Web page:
While the American political analysts keep looking for the "Trump doctrine" of global relations in terms of military confrontations, their Chinese, French and German colleagues are focusing on economic and financial aspects of the policy slogans "America First" and "Make America Great Again."
To understand that, recall that President Donald Trump did not make many waves abroad with military threats, but he did raise existential issues by announcing a review of trade policies that got America stuck with annual deficits of $700 billion to $800 billion.
That's what got Germans fizzing with fury. Foreign Minister Sigmar Gabriel insisted on coming to Washington in February 2017 for clarifications from Vice President Mike Pence and Secretary of State Rex Tillerson while they were still moving into their new offices. Berlin then followed that up in mid-March with a meeting in Washington that looked like an inter-governmental economic seminar with the new administration, chaired by Trump and Chancellor Angela Merkel.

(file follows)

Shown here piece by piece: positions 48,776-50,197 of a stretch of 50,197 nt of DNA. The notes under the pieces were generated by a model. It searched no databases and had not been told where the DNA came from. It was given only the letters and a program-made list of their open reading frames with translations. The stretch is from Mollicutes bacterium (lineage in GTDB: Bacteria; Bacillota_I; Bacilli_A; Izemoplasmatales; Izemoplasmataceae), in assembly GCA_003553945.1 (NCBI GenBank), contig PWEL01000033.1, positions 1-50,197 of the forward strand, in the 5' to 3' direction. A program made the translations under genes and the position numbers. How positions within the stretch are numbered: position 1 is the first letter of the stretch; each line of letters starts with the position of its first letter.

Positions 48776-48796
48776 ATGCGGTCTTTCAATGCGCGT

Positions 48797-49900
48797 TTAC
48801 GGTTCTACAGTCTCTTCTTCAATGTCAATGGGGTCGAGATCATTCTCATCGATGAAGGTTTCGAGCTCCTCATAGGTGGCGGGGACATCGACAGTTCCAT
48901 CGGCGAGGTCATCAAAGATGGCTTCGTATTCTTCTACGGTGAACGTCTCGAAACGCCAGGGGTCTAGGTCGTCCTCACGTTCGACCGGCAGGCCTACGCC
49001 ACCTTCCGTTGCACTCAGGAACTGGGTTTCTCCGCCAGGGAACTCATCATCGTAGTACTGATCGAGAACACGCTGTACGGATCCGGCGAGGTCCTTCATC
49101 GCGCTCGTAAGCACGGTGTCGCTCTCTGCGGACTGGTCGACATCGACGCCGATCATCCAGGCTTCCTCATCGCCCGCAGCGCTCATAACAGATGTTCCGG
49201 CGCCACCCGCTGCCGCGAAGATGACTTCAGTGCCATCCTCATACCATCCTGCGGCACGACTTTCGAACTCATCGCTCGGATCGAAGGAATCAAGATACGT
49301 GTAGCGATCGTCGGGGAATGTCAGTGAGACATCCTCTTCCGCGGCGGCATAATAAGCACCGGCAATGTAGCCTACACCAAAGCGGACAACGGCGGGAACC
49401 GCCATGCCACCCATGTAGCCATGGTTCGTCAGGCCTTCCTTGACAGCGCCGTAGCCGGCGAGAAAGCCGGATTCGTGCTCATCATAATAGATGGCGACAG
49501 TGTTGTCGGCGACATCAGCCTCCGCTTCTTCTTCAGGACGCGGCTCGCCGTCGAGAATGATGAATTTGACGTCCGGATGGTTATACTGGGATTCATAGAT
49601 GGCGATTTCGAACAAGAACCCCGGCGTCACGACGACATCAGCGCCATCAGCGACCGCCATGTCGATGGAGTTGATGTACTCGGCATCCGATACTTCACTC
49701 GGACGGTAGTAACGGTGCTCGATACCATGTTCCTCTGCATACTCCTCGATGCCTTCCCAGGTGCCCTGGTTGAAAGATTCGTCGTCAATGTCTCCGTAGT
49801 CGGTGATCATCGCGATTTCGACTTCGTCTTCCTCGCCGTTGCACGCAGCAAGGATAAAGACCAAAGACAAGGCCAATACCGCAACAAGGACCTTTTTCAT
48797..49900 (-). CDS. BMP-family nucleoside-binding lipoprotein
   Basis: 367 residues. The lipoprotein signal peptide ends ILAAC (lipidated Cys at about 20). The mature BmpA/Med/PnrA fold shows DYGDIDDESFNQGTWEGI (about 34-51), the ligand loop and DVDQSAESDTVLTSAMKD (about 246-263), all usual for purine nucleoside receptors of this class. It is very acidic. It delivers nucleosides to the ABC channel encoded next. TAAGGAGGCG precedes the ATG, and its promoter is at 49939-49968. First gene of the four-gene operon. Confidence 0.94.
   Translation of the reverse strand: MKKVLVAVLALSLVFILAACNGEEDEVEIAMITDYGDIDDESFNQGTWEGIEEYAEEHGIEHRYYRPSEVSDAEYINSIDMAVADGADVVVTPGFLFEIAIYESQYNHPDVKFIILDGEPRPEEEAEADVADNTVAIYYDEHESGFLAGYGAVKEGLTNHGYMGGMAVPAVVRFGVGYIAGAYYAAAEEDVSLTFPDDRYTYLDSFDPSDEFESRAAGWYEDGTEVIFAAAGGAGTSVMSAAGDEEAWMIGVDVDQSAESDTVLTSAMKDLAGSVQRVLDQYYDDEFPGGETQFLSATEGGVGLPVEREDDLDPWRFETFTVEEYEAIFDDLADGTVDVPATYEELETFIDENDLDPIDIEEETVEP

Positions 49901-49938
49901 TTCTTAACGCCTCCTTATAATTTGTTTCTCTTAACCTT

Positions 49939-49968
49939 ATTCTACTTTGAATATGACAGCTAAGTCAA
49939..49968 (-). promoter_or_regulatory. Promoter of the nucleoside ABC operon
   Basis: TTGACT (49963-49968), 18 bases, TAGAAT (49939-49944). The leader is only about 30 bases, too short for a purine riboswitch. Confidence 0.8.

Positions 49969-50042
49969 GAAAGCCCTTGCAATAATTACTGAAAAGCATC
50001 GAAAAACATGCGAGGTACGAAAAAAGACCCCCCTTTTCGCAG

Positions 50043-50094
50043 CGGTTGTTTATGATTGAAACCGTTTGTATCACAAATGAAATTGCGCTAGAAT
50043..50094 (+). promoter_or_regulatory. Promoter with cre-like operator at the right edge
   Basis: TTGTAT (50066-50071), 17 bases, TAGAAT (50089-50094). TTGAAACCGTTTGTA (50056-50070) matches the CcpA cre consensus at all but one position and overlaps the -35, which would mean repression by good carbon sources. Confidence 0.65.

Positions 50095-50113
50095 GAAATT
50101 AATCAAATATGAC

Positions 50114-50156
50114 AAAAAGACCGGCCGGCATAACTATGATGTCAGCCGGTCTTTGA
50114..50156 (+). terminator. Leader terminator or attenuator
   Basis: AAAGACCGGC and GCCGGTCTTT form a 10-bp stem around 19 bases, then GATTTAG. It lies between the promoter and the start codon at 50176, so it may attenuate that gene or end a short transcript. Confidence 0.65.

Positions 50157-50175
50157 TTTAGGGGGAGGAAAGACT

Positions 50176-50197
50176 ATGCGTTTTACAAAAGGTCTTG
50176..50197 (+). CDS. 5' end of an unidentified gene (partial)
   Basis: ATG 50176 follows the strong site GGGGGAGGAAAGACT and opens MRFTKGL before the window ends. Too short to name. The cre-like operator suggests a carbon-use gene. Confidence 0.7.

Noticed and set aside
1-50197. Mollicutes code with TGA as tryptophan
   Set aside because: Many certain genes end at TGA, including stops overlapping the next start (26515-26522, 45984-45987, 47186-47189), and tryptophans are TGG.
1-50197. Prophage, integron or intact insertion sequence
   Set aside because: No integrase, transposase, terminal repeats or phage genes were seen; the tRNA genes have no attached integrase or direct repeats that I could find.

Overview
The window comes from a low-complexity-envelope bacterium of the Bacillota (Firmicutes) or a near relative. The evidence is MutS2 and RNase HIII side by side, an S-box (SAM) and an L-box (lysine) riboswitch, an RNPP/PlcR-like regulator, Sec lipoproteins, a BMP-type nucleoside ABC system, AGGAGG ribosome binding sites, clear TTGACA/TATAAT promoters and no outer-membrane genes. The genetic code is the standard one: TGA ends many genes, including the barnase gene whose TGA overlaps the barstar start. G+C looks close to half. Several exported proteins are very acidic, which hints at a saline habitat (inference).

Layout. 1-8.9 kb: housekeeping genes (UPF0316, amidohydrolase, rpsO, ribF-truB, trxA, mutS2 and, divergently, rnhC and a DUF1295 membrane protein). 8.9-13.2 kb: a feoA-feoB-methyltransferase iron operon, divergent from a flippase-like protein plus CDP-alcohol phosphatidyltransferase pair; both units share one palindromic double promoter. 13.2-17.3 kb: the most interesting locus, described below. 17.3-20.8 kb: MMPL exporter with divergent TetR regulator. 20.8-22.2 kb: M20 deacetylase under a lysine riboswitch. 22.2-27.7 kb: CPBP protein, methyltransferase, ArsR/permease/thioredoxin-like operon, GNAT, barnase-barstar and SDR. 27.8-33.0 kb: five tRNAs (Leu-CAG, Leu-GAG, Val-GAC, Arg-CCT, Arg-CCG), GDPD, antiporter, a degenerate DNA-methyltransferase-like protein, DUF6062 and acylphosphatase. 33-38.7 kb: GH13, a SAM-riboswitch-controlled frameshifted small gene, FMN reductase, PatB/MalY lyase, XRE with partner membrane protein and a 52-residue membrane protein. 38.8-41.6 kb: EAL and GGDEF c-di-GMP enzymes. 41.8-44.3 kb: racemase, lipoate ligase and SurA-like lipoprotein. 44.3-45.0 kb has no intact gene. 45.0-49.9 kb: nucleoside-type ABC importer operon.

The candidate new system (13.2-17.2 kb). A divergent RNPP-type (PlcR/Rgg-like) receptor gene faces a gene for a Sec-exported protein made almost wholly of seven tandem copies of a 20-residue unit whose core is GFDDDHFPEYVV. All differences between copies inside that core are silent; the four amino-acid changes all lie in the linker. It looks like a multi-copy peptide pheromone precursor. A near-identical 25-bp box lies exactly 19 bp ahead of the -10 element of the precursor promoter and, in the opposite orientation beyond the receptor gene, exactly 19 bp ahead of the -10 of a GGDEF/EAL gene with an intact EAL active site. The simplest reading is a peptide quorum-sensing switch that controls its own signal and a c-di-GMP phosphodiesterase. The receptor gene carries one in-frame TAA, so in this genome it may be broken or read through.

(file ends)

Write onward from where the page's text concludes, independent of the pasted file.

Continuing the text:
Worried about their $164 billion of bilateral trade with the U.S., the Germans were moving fast in trying to protect their export business that accounts for nearly one-half of the economy.